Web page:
Saturday, October 25, 2014

Former Olympia Candy Kitchen owner dead at 89

Lamar Paflas, the former owner of Goshen's Olympia Candy Kitchen, died Saturday from injuries sustained in a car accident.
Posted on July 27, 2013 at 1:00 a.m.

GOSHEN — Lamar Paflas leaves behind a sweet legacy in Goshen.

The former owner of the Olympia Candy Kitchen, 136 N. Main St., died Saturday morning, July 27, from injuries he sustained in a car accident early on Monday morning, July 22, family members said.

He was 89 years old.

His grandson, Kare Andersen, now runs daily operations at the store and remembers Paflas as a caring man with a great sense of humor.

“He was just quick-witted,” Andersen said.

Lamar’s father, Nicholas Paflas, bought the shop in 1923 and renamed it the Olympia Candy Kitchen. Lamar started working in his father’s shop at age 10 and, although he sold it to daughter Kathy Andersen in 1982, still showed up to help out a few times a week.

“He came in three days a week and made the potato salad,” Kare Andersen said.

When he wasn’t working, Andersen said Paflas enjoyed playing golf and, according to an obituary from Yoder-Culp Funeral Home, Paflas was a charter member of the Maplecrest Country Club.

Andersen said his grandfather was also an avid fan of Notre Dame football and the Chicago Cubs.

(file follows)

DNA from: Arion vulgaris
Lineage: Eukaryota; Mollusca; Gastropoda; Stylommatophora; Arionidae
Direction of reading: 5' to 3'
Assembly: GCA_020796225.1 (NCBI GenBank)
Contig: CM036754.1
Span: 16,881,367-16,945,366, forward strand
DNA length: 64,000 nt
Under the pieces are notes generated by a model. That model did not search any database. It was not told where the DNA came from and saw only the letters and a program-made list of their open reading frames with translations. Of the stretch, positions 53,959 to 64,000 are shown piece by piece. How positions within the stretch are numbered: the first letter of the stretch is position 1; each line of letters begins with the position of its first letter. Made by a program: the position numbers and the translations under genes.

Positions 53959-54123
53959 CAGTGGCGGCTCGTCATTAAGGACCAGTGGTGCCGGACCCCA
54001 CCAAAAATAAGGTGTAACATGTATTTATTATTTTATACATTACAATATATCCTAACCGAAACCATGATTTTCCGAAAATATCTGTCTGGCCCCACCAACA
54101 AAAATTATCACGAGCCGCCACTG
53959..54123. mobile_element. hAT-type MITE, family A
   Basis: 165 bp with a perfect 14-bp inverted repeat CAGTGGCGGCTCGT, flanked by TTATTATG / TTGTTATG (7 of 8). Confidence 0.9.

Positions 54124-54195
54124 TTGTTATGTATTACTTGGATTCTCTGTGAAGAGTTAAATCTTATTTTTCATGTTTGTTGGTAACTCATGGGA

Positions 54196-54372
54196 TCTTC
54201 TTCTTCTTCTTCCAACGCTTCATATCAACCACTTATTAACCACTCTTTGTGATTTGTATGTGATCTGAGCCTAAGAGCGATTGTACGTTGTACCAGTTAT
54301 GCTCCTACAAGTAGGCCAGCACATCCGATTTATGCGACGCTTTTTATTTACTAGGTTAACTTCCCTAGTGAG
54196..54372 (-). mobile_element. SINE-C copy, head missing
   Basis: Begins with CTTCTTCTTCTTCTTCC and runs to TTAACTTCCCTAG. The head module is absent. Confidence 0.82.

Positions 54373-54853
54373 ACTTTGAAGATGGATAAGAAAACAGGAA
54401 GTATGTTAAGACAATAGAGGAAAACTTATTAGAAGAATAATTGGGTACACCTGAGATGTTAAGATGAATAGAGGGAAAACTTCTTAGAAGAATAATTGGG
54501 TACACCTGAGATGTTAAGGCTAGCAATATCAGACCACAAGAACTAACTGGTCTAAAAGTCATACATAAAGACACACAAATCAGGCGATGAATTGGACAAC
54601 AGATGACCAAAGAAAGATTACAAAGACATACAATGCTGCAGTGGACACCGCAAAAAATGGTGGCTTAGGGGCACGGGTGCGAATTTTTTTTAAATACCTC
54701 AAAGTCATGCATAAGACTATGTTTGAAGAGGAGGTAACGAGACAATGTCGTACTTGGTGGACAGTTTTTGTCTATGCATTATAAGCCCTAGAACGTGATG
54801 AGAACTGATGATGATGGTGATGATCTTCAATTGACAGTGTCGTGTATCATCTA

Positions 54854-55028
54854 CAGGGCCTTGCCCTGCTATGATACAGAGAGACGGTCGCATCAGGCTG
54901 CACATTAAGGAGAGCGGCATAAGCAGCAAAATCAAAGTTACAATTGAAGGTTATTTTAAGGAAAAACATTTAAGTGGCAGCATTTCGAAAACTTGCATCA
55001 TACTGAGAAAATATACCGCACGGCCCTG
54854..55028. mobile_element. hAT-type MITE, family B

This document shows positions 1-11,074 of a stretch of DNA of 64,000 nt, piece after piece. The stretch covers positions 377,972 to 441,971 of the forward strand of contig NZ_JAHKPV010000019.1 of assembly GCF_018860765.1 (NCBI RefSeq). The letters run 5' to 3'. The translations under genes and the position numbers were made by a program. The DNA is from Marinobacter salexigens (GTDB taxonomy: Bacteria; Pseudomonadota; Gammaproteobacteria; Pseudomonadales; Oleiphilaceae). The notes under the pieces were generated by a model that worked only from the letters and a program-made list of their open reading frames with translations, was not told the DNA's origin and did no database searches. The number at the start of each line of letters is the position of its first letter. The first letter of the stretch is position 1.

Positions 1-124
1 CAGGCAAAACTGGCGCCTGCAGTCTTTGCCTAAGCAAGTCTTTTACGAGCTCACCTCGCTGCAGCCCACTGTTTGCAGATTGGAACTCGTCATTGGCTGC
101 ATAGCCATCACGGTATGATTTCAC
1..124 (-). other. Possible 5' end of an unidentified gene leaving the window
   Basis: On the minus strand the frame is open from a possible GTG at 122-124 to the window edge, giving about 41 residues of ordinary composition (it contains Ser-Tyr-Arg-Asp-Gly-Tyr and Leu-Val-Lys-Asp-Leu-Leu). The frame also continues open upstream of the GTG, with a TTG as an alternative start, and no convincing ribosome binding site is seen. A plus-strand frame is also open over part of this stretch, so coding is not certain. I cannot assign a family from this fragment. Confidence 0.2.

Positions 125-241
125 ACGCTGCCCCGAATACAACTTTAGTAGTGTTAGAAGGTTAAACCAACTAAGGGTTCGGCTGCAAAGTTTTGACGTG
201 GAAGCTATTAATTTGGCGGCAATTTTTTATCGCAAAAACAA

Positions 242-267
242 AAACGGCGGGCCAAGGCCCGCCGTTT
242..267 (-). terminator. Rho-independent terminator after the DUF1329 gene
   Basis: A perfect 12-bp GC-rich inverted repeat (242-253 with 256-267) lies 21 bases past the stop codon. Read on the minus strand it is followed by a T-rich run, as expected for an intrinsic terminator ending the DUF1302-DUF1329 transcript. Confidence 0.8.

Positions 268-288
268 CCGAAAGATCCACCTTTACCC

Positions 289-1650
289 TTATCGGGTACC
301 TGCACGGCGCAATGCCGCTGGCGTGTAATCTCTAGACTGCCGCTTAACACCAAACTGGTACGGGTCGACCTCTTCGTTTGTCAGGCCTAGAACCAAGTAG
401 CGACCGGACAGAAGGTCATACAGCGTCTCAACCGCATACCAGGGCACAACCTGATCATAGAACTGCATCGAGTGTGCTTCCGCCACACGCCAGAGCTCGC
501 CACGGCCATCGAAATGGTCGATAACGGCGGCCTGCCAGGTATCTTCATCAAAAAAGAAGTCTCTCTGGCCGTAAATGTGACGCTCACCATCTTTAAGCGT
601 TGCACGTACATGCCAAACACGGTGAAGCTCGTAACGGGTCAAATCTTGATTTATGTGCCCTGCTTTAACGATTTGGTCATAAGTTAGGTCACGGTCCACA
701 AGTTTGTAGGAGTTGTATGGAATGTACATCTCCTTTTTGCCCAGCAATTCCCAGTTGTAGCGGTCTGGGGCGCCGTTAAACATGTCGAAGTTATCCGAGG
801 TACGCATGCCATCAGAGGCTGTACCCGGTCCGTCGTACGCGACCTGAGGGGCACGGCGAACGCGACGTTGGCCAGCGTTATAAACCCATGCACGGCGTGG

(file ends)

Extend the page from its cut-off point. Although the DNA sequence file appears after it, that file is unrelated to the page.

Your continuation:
Paflas played football for Goshen High School, where he earned the nickname “Dynamite” on the field before playing for Notre Dame during his freshman year of college.

He was called up to serve in the U.S. Navy after his freshman year

“He was a World War II vet,” Andersen said. “Those guys just seem tougher than everyone else. He beat cancer a couple times and had congestive heart failure and he just kept going. He always made sure Olympia was going well and made sure we had the mayonnaise made.”

There will be no visitation and the family will hold a private burial in Violett Cemetery. A public memorial service will be held at a later date.

Recommended for You

 In this photo taken Sept. 10, 2014, Monsanto crew members Gerard Manuel, left, and Rommel Angale, right, count corn sprouts in a field of test hybrids in a breeding nursery near Kihei, Hawaii. Maui County voters will decide in the next few weeks whether to ban the cultivation of genetically engineered organisms, at least temporarily. A “yes” vote on the Nov. 4 ballot initiative would require large multinational companies that research new varieties of corn and soybeans in Maui to stop farming until they are able to prove their methods are safe. This could upend global agriculture giant Monsanto’s research pipeline for new varieties of corn and soybeans. (AP Photo/The Maui News, Matthew Thayer)

Posted 16 minutes ago
 Republican Rick Allen, left, and Democratic U.S. Rep. John Barrow wait for their debate to begin Thursday, Oct. 16, 2014, at a college auditorium in Statesboro, Georgia. Barrow is a top target of the national Republican Party as he seeks a sixth term in Georgia's 12th District, a seat that was redrawn to favor a GOP candidate. (AP Photo/Russ Bynum)

Posted 21 minutes ago

Posted 21 minutes ago
Back to top ^